However, my main problem is that it is close to two hours, which it did not need to be at all. And a lot of that time limit is wasted on a lot of sappy stuff going on in the middle of the film. There was no real insight, or anything different with this love story here, just the same old, same old. And the fact that these two are completley from different times, how do they even connect. I never really saw that as much, but I didn’t care mainly because I was too busy being entertained by everything else going on.

Hugh Jackman is great in this role, and shows why he is a great actor. He’s got the look, the charm, and the overall likability to have you watching this guy, while your laughing at this guy, but he doesn’t turn into a fool. Meg Ryan is as charming as ever here again, and although she starts off sour in the beginning, she still brings back that lovable smile, and wit that we all know and love her for. There are also some good side performances from Breckin Meyer, and Liev Schreiber, who bring a lot to their roles and let you have a good time.

Consensus: Kate & Leopold isn’t a great film, but it sure is fun, that will have you charmed by the performances, and entertained by the screenplay.


The Deer Hunter (1978)

I always thought Russian roulette was a card game???

In this Oscar-winning epic from director Michael Cimino, a group of working-class friends decides to enlist in the Army during the Vietnam War and finds it to be hellish chaos — not the noble venture they imagined. Before they left, Steven (John Savage) married his pregnant girlfriend — and Michael (Robert De Niro) and Nick (Christopher Walken) were in love with the same woman (Meryl Streep). But all three are different men upon their return.

Now let me just point this out that I thought I was going to like this film, cause it won Best Picture, and has got two of my favorite actors, but never did I think I would love it as much as I do.

The most praise goes to director Michael Cimino, who later became one of the worst in the world of cinema, he directs so well here. The film starts out as these guys are all together hanging out, having a good time, then it snaps right to the war zone, where people are being killed left and right. In many films, this kind of stuff has been done, and gone totally wrong, but here, it doesn’t seem wrong at all, it helps the film so much more than you would think. The early moments are perfect, as they show how real guys interact in a small-knit community, in a very realistic way, and then when it turns to the war zone it shows the true horrors of war, and how it can affect everyone involved.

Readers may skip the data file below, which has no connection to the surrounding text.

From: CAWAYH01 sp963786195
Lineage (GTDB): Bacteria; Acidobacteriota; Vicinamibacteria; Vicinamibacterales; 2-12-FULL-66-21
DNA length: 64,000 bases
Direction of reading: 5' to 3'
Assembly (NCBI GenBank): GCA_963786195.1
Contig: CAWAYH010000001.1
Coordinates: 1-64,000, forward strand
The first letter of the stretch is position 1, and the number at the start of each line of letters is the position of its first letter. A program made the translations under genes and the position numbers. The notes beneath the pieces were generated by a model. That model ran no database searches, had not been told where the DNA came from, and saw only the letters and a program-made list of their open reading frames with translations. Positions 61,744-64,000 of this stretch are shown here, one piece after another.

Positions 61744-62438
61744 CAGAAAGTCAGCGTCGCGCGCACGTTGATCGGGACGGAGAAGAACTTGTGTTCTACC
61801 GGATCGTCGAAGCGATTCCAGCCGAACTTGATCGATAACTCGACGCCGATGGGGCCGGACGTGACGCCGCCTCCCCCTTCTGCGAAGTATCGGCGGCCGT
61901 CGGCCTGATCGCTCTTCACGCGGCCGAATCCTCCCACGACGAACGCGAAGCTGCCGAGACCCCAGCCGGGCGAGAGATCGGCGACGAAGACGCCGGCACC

I love how the screenplay was perfectly written to show everything just as it is. This is an anti-war film, that shows the real effects it can have on people after the war. These guys were all nice, happy, and optimistic, but when they get back, their all nuts, depressed, or just down-right delusional to the real world. It’s not so much true as it is heart-breaking to see how the aftermath of war really is. It gets very very violent, but it just realistically shows how the war zone was, and how these soldiers feel when they were out there. We are thrown into hell, and left without a map, therefore we are supposed to fend for ourselves, much like these soldiers had to do.

I was most attached to this film because its characters were pitch-perfect, almost everything about them makes you want to see them live on. Robert De Niro, in one of his most underrated performances, is perfect here as the tough as nails guy before the war, and almost even worse when he comes out. He plays it so perfectly, and you still sympathize with him. Christopher Walken, as always is perfect, and got an Oscar for this, which was totally deserved. There are so many scenes where he’s great, but there’s one scene where he’s asked what his name is, and he is so overcome with emotion, that he can’t even get the words out. A perfect scene, with a perfect actor there to deliver it. John Savage is good, and although I wish I saw more of him, I was still glad with what I saw. Poor John Cazale was on his last limb in this movie, but he’s great, and has a couple of great scenes, and it sucks that he died so early in his career, cause he could have done so much better. Meryl Streep doesn’t have that many lines, but you can always tell what her character is thinking, and by the end she gets better. All characters in one way or another, are effected by the war, and how their lives change was shown so greatly. I liked how from the get-go Cimino introduces us to these characters, and before he gets right to the action, we get to know, and love all these characters before their lives change, which I loved, cause even then, I was more effected. Everything comes together in a last act, and final image that will just have you shaking by just how truly effecting this film really is.

People will complain how its over 3 hours, but in all honesty, I wish it went longer. My only complaint was that they made the film too one-sided-point-of-view, and only showing how De Niro’s character saw everything. I wish we saw all three, but none the less, it was still great.

Consensus: The Deer Hunter deserved all the Oscars it got because of its heart-breaking, but true realities of life, and life after war, with great performances from the cast, stellar direction from Cimino, and ultimately one of the best stories about the war on Vietnam of all-time.

9.5/10=Full Pricee!!!!